June 16, 2015

4 Min Read
4 questions to ask to prioritize the summer to-do list

It’s hard to believe we are already halfway through June. In South Dakota, summer days may be long, but the season is always too short. As a result, once the dog days of summer hit, we are running at full speed to get as much done as possible before the first freeze hits.

Over the course of the long, cold winter, our to-do list grows to exponential lengths, so by the time calving is completed, pairs are turned out to pasture, AI’ing season is behind us, planting is done, and haying has begun, the list of tasks we need to tackle on the ranch is pretty overwhelming.

READ: The problem with June: Tractor fixin' & honey-do's aren't my thing

Prioritizing the to-do list while balancing family life and the regular responsibilities on the ranch can be difficult. Life can’t be all work and no play, but we also hate to waste precious daylight hours of summer and not get some of our extra chores accomplished.

So how does my operation prioritize the activities, chores and projects of summer? It’s not always easy, but here are a few questions to ask when deciding in which order the things on the to-do list get tackled:

If it’s hay that needs to be baled, fence that needs to be fixed or thistles that need to be sprayed or chopped, these tasks usually come first and are the most pressing. Timeliness makes all the difference between high-quality hay and moldy hay, weeds that run rampant vs. controlled thistles, or cows on the road vs. cattle that are happily grazing within the pasture boundaries.

2. Will completing the project impact profitability on the ranch?

We never want to get complacent in our operation, so we consider it a failure not to re-evaluate long-term goals and constantly chip away at those goals little by little. Whether that’s implementing new grazing strategies, planning for upcoming female and bull sales, networking with customers and peers in the industry, or doing something as simple (but timely and labor intensive) as building and putting up new windbreaks, these projects are tempting to skip, but in the long haul, going the extra mile pays off.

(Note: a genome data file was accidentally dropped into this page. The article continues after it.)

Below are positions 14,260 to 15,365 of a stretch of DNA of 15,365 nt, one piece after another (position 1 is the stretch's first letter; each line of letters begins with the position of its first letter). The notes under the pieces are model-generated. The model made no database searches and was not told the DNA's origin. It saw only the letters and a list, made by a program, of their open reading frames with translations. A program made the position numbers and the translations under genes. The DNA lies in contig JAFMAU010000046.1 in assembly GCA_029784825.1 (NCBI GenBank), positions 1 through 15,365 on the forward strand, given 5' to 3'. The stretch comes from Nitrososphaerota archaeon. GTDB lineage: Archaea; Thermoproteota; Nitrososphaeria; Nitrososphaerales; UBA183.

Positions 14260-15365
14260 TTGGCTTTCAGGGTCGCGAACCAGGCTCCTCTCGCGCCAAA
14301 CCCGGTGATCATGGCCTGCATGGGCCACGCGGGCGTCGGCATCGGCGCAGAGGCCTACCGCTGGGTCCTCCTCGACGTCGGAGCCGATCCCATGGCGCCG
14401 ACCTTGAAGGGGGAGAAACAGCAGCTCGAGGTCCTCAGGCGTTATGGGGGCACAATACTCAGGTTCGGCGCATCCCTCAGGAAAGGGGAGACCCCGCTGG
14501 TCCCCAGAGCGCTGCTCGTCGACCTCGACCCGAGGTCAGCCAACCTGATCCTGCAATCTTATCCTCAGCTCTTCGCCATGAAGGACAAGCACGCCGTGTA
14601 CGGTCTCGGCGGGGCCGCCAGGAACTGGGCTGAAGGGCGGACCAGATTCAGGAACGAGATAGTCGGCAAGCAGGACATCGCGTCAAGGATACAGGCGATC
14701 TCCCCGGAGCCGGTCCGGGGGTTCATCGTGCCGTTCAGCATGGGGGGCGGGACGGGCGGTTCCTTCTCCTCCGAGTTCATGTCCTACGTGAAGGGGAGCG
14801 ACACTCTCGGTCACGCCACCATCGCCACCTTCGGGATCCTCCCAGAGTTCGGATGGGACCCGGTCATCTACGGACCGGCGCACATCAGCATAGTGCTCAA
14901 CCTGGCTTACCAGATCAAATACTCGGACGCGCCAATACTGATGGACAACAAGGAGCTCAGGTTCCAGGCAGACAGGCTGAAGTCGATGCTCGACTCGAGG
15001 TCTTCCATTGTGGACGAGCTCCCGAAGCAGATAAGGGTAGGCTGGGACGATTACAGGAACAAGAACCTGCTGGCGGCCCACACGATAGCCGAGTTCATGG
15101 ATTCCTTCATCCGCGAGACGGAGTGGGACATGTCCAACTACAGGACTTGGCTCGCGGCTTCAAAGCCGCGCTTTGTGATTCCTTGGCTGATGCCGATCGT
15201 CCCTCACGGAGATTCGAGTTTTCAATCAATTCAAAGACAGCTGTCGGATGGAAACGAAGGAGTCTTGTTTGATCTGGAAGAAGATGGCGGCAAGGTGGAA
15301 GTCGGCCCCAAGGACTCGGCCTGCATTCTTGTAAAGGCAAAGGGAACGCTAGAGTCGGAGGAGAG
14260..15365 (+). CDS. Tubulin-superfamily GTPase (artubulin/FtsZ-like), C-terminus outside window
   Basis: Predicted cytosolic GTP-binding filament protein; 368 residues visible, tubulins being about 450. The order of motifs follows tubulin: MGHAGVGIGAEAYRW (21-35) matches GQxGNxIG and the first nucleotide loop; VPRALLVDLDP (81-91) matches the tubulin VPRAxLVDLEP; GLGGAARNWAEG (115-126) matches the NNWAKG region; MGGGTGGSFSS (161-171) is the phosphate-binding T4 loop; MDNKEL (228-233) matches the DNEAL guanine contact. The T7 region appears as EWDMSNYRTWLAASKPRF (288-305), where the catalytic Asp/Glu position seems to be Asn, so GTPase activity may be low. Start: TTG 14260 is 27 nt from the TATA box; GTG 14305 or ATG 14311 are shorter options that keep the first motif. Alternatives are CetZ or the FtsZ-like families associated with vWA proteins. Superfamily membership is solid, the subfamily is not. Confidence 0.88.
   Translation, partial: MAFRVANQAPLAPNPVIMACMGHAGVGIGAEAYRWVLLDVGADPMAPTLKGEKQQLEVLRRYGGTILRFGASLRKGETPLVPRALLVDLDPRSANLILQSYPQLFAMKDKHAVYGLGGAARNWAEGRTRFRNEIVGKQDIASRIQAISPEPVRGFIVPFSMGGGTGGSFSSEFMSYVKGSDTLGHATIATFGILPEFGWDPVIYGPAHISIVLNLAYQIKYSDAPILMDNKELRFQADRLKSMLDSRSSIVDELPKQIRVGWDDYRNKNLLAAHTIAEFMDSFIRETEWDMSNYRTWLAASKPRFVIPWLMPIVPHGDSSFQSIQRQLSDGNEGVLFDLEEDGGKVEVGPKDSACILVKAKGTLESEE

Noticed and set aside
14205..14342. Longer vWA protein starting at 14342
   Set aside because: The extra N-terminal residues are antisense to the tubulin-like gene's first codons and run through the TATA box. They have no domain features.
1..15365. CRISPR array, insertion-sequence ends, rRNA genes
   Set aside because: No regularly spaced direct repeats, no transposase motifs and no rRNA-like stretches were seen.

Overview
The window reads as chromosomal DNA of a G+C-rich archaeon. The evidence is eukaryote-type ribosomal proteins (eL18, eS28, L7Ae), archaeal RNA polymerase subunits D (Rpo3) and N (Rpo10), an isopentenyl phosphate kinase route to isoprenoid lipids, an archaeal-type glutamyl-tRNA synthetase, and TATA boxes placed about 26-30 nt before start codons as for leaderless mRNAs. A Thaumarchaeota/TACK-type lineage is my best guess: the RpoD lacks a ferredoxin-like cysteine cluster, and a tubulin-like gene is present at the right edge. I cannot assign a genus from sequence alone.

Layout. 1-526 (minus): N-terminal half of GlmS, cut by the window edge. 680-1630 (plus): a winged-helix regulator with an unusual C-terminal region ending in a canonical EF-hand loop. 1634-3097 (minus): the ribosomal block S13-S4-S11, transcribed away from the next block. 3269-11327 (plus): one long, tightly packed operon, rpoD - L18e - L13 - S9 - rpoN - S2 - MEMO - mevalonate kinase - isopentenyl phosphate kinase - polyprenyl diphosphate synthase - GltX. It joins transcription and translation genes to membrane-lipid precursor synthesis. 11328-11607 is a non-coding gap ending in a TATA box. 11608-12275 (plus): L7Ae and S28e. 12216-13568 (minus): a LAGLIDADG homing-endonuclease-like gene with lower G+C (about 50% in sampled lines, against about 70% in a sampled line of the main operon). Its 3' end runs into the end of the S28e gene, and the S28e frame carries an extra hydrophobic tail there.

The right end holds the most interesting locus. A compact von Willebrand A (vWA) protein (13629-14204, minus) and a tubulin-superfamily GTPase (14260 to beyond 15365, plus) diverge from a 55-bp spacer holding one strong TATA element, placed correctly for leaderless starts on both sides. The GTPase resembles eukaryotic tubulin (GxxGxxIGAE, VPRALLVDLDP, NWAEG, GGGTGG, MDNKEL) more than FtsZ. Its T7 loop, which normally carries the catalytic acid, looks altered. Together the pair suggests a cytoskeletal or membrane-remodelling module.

READ: 5 good books for summer reading

3. Am I making family a priority?

Working and living on a family ranch means spending ample time with loved ones, and I’ve learned to enjoy the quality time we get to spend together outside — whether that means washing show calves, working cattle, or simply checking fences at the end of a long summer day. However, I also believe that summer is made for building fun memories on and off the ranch. Squeezing in fun family activities is good for morale and gives everyone a break from the long hours spent working on the ranch. As a family, we enjoy camping, boating, fishing, playing softball, going to cattle shows, and relaxing in the evenings sitting by a bonfire. At times, it’s easy to feel guilty about indulging in some of these fun activities instead of taking advantage of the extra working hours summer has to offer, but life is about balance, and I often have to remind my husband of that.

READ: Help your cattle beat the heat, PLUS: Fun ways to keep the kids busy this summer

4. Is this a winter project?

Finally, there are some projects — like welding, woodworking, etc., — that we can tackle in the heated shop during the winter months. Sometimes, it’s worth saving a few tasks until later in the year when it’s more difficult to work outside in the cold.

How do you balance work and play in the summer months? What is on your to-do list in June? Share your thoughts in the comments section below.

The opinions of Amanda Radke are not necessarily those of beefmagazine.com or Penton Agriculture.

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